KB918559FIX: You may experience slow performance and increased memory usage when you start the debugger for a Visual C++ project in Visual Studio 2005
KB919232FIX: MS Project Work Item Publish Error
KB919280How to rebuild the C++ STL library for Visual Studio 2005
KB919904FIX: You may receive an error message when you try to build a Web project that references a .NET Compact Framework 2.0 assembly in Visual Basic 2005
KB920145FIX: You may receive an error message when you consume an assembly that has an obfuscated generic type in Visual Studio 2005
KB920770FIX: You may receive a "Fatal error C1902" error message and a solution build may fail when you try to use the AT command or a scheduled task to automate a build of a C or C++ project in Visual Studio 2005
KB920805FIX: You may experience slow performance when you work with a Visual Basic solution that contains many projects in Visual Studio 2005
KB923147FIX: Visual Studio 2005 exits unexpectedly when you try to edit an existing Data Table object or add a new Data Table object to the dataset that you are editing

TFS Service Pack 1

  • Version Control - WorkItem Tracking and Datawarehouse performance/scale improvements.
  • "Extranet support" - An ISAPI filter is implemented that will allow the intranet to use NTLM and integrated auth while the extra net uses basic auth.  This enables TFS to be more easily deployed in environments where people on the Internet need to be able to access TFS without having VPN.
  • WIT Custom Control support - This is a mechanism by which people can design work item forms that host custom controls.  The data behind the controls can either be persisted in WIT fields or elsewhere. 
  • Support for Office 2007 support (Project and Excel - no SharePoint 2007 support yet)

    Please don't try to install TFS with SharePoint 2007 at this point - it will not work.  Microsoft is working on SharePoint 2007 support for Orcas - it will not be in SP1.

  • Detailed Merge History - In V1 not all information was exposed from the server necessary to build all of the sophisticated change tracking tools we use internally that track the flow of changes through branches.  The server "summarized" merge history information too much and information was only approximated. SP1 includes a new web service method and object model API that allows access to the detailed information.  The new API is called QueryMergesWithDetails on the SourceControl object.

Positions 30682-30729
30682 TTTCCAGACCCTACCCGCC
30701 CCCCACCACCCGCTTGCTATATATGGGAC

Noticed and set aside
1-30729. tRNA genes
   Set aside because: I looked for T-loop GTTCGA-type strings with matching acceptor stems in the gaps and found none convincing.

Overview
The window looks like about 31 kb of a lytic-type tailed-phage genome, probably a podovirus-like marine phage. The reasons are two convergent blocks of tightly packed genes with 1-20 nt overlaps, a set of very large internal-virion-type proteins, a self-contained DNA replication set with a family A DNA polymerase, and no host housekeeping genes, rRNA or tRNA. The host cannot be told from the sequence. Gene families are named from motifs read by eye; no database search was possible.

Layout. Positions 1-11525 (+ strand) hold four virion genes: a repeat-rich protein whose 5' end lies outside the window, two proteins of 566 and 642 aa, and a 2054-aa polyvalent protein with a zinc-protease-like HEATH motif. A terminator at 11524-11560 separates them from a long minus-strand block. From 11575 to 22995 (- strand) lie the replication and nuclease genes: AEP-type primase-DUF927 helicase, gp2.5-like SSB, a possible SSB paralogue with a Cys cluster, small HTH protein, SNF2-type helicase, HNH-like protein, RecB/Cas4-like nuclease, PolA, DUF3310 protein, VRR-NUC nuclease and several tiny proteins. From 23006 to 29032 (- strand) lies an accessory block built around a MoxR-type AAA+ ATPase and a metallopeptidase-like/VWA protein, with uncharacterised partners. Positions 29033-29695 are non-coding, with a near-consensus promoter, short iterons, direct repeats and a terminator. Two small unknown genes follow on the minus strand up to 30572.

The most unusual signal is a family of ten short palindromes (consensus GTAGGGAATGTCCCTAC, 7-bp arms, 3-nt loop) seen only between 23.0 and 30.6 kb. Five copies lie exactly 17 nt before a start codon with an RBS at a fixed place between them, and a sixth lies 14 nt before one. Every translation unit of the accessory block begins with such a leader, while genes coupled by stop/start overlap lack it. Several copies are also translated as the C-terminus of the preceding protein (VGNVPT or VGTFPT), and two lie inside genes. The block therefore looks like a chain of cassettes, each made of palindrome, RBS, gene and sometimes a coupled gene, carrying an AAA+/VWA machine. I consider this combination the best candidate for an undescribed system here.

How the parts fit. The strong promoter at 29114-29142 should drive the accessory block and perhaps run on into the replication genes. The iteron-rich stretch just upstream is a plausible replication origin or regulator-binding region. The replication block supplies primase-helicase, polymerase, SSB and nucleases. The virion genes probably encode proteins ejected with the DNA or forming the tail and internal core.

• Separating the SQL Analysis Services Server - For more flexible deployment topologies you now can install Sharepoint on separate servers, SQL Named instances, Reporting services on separate servers and more.  SP1 has one small step in that direction by including the change necessary to support TFS using SQL Analysis Server installed on a separate machine. 

Hotfixes
An other thing that caught my attention is is the DevDiv Hotfix Public Availability Pilot Program which is an initiative of the Microsoft team to help make the Visual Studio 2005 hotfixes more generally available. Of course you can download them, but you can also see that a hotfix exist and how to apply it if needed. Most hotfixes on the site aren't required if you are running the Visual Studio 2005 SP1 Beta.

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You had to wait some time, but the team finally delivered the Visual Studio 2005 extensions for Windows SharePoint Services 3.0. This tools are for developing custom SharePoint applications: Visual Studio project templates for Web Parts, site definitions, and list definitions; and a stand-alone utility program, the SharePoint Solution Generator.

This Community Technology Preview (November CTP) of the Visual Studio 2005 Extensions for Windows SharePoint Services contains the following tools to aid developers in building SharePoint applications:

Visual Studio 2005 Project Templates

  • Web Part
  • Team Site Definition
  • Blank Site Definition
  • List Definition

Visual Studio 2005 Item Templates (items that can be added into an existing project)

  • Web Part
  • Custom Field
  • List Definition (with optional Event Receiver)
  • Content Type (with optional Event Receiver)
  • Module

 

SharePoint Solution Generator

  • This stand-alone program generates a Site Definition project from an existing SharePoint site. The program enables developers to use the browser and Microsoft Office SharePoint Designer to customize the content of their sites before creating code by using Visual Studio.

Windows Vista and Office 2007 will be available through MSDN Subscriber downloads within 7 days of release to manufacture (RTM). MSDN Subscriptions is committed to making new content available to our subscribers as soon as is practical.

Microsoft yesterday announced the completion of the 2007 Microsoft® Office system code and confirmed its release to manufacturing (RTM). Here is the official announcement.

For the new Office site go here.

So let's hope Vista will be RTM'ed soon. So everybody can reinstall their system.